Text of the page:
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There are numerous famous legends that most people are knowledgeable about; from cultural legends some grew up with or urban legends others may hear about, wondering if these tall tales are true. Specifically, one of the lesser known types of mythology is Arthurian legends. There is a possibility that they have been around since the 5th century and may have even been actual events/people in history. One of the most well-known books based around the folklore is Le Morte D’arthur.
It is the source of inspiration for so many books in the genre; one example would be The Once and Future King. But for such a noteworthy book, there is an air of mystery surrounding it.
First and foremost, who was Sir Thomas Malory? He is the most likely candidate for writing the book, although other people are suspected as well. He was born around the year 1415 in Warwickshire; not much else is known about his early life. What is acknowledged, though, was that he led a life of crime.
A few of the crimes he committed include attempted murder, stealing livestock, extortion and was accused of rape twice. Subsequently, he was arrested but he didn’t have the chance to go to trial and spent nearly a decade in jail. Eventually, he escaped twice and was forcefully returned both times. During his second return to prison, it was at this time period in which he was likely to write the book using the resources he had available to him.
In the meantime, he was also a part of a group that plotted the overthrow of King Edward IV. His final escape from prison came in 1470 when he was released as a political prisoner under the rule of Henry VI. Ultimately, his death was just a few months after his release in 1471. Unbeknownst to him, what he would leave behind would be one of the most distinguished works of literature regarding the Arthurian legend genre.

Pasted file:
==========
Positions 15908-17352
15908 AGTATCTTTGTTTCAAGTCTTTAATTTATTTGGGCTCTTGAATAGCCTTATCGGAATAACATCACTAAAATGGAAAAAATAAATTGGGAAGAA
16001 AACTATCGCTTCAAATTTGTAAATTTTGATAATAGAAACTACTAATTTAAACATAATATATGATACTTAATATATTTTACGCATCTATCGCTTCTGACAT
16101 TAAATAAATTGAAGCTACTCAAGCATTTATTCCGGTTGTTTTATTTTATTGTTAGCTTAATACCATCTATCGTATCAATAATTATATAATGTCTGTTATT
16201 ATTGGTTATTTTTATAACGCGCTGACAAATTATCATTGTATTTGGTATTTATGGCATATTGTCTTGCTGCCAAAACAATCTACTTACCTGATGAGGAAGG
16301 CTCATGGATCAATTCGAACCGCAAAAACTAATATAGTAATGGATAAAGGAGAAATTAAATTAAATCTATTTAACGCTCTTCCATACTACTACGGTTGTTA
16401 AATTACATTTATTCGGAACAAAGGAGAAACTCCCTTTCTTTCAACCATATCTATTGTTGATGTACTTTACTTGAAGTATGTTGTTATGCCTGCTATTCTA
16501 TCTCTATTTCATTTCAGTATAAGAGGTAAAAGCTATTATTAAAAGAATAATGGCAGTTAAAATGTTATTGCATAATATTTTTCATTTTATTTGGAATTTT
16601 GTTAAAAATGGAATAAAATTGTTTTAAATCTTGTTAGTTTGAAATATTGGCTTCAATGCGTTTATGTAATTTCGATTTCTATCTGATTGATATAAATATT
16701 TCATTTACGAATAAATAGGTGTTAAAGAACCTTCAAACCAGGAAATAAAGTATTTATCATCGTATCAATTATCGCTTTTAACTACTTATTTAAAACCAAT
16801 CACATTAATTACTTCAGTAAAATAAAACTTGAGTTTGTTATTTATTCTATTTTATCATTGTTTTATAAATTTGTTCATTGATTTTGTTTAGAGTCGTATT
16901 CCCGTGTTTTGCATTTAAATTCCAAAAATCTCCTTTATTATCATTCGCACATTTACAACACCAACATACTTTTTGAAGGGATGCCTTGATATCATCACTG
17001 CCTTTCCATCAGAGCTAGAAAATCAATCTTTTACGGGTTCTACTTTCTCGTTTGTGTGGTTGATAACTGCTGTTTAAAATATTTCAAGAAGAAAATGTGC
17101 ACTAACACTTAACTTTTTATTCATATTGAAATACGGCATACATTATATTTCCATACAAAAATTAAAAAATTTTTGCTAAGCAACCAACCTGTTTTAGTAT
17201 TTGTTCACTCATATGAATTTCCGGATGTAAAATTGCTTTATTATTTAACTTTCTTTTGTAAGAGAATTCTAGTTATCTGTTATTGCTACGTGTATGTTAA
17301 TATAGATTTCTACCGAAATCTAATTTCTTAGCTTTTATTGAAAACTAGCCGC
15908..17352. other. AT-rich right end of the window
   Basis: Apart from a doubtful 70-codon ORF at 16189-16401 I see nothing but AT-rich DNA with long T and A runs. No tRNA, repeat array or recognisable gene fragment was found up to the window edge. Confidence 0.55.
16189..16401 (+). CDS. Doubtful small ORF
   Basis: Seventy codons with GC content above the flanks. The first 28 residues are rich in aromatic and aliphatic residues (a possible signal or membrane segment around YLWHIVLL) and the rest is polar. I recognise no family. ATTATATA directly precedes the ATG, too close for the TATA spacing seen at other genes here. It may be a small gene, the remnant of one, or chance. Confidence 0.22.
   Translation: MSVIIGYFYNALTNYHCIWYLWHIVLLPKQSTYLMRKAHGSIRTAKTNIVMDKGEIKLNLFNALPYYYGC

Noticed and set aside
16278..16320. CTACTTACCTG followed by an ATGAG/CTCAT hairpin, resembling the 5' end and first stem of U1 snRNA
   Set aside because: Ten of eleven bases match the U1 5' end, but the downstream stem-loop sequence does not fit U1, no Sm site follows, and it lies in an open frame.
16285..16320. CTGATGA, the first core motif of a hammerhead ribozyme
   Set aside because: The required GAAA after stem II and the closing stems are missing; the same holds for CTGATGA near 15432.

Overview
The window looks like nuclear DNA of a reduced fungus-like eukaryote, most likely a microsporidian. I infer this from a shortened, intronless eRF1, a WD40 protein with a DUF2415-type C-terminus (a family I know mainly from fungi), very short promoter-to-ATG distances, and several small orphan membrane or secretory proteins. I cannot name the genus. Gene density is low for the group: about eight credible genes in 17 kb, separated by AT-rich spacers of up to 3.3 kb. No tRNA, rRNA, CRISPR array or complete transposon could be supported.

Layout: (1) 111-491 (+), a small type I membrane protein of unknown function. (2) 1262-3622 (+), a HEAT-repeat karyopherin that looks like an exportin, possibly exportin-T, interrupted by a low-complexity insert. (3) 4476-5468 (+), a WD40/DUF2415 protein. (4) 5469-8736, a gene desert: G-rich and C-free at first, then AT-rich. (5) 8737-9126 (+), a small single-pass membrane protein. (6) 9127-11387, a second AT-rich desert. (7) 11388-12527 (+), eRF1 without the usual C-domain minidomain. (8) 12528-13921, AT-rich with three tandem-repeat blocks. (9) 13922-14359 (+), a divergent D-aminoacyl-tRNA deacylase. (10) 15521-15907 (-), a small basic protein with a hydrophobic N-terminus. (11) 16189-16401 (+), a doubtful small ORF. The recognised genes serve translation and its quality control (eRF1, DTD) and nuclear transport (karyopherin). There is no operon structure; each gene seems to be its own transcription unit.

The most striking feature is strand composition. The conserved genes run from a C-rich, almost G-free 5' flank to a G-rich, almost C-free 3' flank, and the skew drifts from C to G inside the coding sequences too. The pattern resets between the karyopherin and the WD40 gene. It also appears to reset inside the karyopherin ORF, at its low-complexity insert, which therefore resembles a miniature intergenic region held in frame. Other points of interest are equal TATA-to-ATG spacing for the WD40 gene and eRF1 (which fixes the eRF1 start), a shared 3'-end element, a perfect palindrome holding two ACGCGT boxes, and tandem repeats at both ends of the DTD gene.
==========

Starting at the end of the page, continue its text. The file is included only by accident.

In addition, the book itself is just as interesting as the author who wrote it. Sir Thomas Malory took inspiration for his book mainly from French prose romance. According to Brittanica, Le Morte D’arthur is “the first prose account in English of the rise and fall of the legendary king” (“Sir Thomas Malory”). The series is a compilation of 12 books detailing the life of King Arthur among others. The first four books are condensed and rearranged versions of a French prose romance book Huth Merlin/Suite du Merlin, which was written sometime between the years 1230-1240. The fifth book is an abridged version of another book called Alliterative Morte Arthur. The sixth book is a translation of some parts of a French book called Vulgate Lancelot. The seventh book follows the lost Anglo-Saxton romance of Gareth. The following five books are an incomplete and abridged version of a work called Prose Tristian which was written around the year 1230. The series was finally finished by the year 1470; however, the literary works weren’t edited and published until 1485. William Caxton, the editor of Le Morte D’arthur, made a mistake while revising the book. Originally, the 12th and final book was named Le Morte D’arthur; what he did was name the entire book series the title of the last book. Over time, only one copy of the book survived and it was considered the oldest copy until the Winchester manuscript was found in 1934.
Le Morte D’arthur is one of the most crucial works in the Arthurian legend genre due to the influences of French prose romance that was popular at the time. Sir Thomas Malory made these legends all into one series and it was used as an inspiration to many authors writing their own Arthurian legend books. The mythology is an important part of English culture and Le Morte D’arthur was one of the few books that preserved the folklore in such a powerful work of literature. Hopefully, the legends of King Arthur, Launcelot, and others live on and many others get to hear their tales.
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